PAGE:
Following closely the focus group participants' development of scientific literacy over a two year period, allowed the researcher to gain a greater depth of understanding of the participants' development of scientific literacy than that which could be gained alone from the large scale administrations of the questionnaire. This experience highlighted that the development of scientific literacy was far more complex than the originally proposed sequential development across the three dimensions. The analysis of converging sources of data challenged this proposition and resulted in a reconstruction of understanding about the development of scientific literacy. It was evident that the ability and disposition to critically question and act scientifically required parallel development of science content, socially located conceptions of the nature of science and understanding of its interaction with society. It was the blended and parallel development of these knowledge dimensions, at any level, that demonstrated scientific literacy.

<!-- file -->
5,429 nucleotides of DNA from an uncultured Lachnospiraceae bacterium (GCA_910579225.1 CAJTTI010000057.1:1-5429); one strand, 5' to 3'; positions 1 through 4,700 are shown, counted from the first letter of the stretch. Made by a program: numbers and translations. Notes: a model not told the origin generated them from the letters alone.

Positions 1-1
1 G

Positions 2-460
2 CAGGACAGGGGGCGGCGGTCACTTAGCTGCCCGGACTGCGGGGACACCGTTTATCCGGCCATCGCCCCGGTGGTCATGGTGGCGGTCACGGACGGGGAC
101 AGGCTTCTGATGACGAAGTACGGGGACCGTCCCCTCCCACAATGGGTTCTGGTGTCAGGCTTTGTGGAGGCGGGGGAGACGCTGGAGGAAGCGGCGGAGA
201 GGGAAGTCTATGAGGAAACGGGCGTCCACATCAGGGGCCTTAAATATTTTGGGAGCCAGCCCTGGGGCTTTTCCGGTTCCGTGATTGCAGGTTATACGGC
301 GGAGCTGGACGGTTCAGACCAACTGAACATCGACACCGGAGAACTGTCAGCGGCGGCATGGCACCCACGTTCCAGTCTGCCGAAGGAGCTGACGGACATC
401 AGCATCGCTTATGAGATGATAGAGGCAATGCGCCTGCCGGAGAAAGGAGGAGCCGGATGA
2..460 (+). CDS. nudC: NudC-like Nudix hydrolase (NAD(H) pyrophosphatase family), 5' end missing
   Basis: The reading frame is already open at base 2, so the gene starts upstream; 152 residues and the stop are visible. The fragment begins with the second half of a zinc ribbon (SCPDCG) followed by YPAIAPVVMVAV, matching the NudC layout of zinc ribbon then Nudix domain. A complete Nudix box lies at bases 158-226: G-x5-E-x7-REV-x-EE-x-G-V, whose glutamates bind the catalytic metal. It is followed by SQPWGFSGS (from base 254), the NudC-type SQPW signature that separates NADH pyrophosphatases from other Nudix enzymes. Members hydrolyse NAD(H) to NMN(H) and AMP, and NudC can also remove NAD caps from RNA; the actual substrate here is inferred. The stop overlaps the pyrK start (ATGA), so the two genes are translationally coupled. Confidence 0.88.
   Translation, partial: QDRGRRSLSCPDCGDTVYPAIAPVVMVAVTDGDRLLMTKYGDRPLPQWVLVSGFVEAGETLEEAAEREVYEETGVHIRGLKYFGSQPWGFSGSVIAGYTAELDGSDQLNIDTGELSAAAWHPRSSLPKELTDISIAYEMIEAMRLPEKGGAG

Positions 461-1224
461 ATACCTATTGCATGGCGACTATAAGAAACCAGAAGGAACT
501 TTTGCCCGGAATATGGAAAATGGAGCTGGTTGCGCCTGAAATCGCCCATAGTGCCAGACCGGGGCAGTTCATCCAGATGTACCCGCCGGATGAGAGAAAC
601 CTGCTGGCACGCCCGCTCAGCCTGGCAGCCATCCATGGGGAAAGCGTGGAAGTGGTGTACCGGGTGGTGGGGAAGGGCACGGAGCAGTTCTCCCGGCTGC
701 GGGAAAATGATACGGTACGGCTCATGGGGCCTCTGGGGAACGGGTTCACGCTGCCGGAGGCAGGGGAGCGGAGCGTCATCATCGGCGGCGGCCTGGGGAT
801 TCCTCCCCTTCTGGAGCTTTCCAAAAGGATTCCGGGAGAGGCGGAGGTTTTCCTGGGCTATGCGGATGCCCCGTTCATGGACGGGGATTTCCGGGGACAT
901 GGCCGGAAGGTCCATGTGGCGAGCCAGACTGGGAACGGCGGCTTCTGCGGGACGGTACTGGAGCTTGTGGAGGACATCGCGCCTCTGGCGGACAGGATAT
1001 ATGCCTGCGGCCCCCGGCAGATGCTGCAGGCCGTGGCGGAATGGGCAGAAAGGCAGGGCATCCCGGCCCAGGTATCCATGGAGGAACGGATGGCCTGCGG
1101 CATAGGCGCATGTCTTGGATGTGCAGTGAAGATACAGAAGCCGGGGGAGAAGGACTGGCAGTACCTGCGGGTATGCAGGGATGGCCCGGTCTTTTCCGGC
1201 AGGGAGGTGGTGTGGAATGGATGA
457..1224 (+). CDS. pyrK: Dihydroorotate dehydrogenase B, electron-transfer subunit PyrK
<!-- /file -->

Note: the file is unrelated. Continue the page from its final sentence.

In order to characterise the more complex structure amongst the dimensions in which parallel development occurred, a rope metaphor was used. This metaphor effectively represented the observed development of scientific literacy, as it made concrete the interwoven threads of multidimensional knowledge. It represented more realistically the complex, intertwining and multidimensional aspects of participants' development of scientific literacy. Re-thinking the development of scientific literacy and representing the construct with the rope metaphor offered possibilities for effective pedagogy in higher education. The interaction of multidimensional threads of knowledge seems an integral part of the development of scientific literacy and suggests the need for teaching and learning experiences that are holistic in nature and driven by socially relevant contexts.

Item Type: Thesis (PhD)
Murdoch Affiliation(s): School of Education
Supervisor(s): UNSPECIFIED